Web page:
The Press Newspaper
The Lake Township trustees Tuesday reluctantly accepted the resignation of Sgt. Jim Goodenough who is retiring from the police department.
Goodenough has been with the department for 27 years and states in a letter to the trustees he’ll be retiring at the end of November.
“I can not think of a better place I would like to work,” his letter, which was read by Melanie Bowen, who chairs the board of trustees, says.
Police chief Mark Hummer said he and Goodenough both started at the police training academy in 1983.
“He’s a natural leader,” the chief said. “He’s great with the public and great with the guys.”
Richard Welling, a trustee, said the sergeant was “the face of the Lake Township Police Department for a considerable time” and is a “very professional, outstanding officer and community advocate.”
Harold K. Douthit, a ‘Renaissance man’
A student of history and creativity, Douthit knew all about Leon Battista Alberti, the 15th-century Italian artist, architect, poet, priest, linguist, philosopher and cryptographer who developed the ideal of the “Renaissance man,” submitting that “a man can do all things if he will.”
Douthit didn’t speak of himself in such fashion. According to a 1979 feature story documenting his Northern Ohio publishing successes, Douthit “has a local press run of 122,000 weekly papers and yet he’s truly incognito when it comes to fame.”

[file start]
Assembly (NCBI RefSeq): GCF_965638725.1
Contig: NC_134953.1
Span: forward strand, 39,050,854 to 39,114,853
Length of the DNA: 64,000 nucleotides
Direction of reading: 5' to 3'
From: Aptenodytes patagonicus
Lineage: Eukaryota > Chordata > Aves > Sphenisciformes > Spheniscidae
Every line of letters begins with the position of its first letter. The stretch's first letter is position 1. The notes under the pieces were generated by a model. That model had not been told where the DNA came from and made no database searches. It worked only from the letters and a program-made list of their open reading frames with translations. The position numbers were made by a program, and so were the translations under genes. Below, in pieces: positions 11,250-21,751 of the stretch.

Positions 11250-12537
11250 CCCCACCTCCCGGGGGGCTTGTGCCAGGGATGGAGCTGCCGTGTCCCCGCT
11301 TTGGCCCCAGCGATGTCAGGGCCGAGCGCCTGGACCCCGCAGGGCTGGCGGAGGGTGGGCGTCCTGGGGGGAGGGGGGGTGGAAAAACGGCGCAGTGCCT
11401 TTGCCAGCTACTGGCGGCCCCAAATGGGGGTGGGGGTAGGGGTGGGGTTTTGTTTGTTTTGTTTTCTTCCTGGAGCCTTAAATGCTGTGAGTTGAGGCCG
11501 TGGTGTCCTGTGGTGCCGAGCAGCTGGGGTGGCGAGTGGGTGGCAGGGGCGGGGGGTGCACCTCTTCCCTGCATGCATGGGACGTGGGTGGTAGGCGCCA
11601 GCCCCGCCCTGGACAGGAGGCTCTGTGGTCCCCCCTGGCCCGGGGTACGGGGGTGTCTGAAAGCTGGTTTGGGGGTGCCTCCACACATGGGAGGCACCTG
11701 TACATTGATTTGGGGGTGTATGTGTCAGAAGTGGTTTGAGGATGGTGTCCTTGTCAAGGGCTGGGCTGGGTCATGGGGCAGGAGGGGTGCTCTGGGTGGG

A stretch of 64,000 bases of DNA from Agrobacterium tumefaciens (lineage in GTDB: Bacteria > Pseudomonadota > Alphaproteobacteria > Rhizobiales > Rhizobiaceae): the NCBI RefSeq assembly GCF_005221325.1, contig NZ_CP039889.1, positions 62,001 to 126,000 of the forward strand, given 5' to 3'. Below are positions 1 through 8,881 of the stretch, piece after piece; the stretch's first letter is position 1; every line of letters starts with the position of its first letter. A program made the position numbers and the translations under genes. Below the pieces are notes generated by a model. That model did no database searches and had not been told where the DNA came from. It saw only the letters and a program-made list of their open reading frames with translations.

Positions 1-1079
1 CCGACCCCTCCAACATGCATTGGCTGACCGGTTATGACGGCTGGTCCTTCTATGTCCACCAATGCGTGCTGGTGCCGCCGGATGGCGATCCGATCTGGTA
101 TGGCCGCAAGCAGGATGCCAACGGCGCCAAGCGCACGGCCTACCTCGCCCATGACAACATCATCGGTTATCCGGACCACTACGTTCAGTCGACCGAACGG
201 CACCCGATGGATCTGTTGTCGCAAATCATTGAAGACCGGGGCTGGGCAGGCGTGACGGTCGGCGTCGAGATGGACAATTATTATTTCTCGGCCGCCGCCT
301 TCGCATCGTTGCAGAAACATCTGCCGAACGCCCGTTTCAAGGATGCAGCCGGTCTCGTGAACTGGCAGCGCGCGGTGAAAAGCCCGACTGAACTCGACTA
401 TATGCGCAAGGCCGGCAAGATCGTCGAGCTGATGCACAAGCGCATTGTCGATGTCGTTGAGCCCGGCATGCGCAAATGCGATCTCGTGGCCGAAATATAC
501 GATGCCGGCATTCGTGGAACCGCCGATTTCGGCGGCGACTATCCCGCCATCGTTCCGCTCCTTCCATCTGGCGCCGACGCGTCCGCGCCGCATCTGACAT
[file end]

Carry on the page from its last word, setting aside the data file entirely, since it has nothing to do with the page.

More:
Halloween is quickly approaching, which for many people, means parties and celebrating with alcohol.
There are still far too many people who think they can drive after drinking. The Lucas County Traffic Safety Program and the law enforcement agencies of the Lucas County OVI Task Force are reminding all partygoers that Buzzed Driving is Drunk Driving.
If you have been drinking and feel “buzzed” you should not be behind the wheel.
Gwen Neundorfer, coordinator of the Traffic Safety Program, reminds Halloween partiers, “The risks are not worth it and the consequences are too serious. In 2013, 11 of the 31 crashes in Lucas County involved an impaired driver. From January through September 2014, 46 percent of the fatal crashes involved an impaired driver and 12 people lost their lives in these crashes. It is up to drivers to make responsible decisions so these needless deaths don’t continue to happen.”
When incumbent District 46 State Legislator Michael Sheehy got his chance to speak to the Oregon-Northwood Rotary Club Wednesday, he spoke mostly about invasive algae issues in Lake Erie.
Sheehy, a Democrat, has a completely different approach to the algae issue than his Republican challenger, 34-year-old Andrew Blazsik.
Sheehy is for stricter regulation, noting with a fact sheet he presented to the Rotary that 11 million people derive their drinking water from Lake Erie. In 2011, invasive blue-green algae covered 1,900 square miles of the lake and the “dead zone,” where they is not enough oxygen for fish to survive, in the middle basin of Lake Erie increased to 1,544 square miles.
Sheehy’s fact sheet further stipulates that 9,576,624 animals in the Maumee watershed produce over 12 billion pounds of manure per annum with no sewage disposal plant required. Also, 422 million pounds of fertilizer are put into the Maumee watershed per annum. He adds that the Maumee River is the largest river flowing into the Great Lakes. Sheehy says his facts are from symposiums he has attended.
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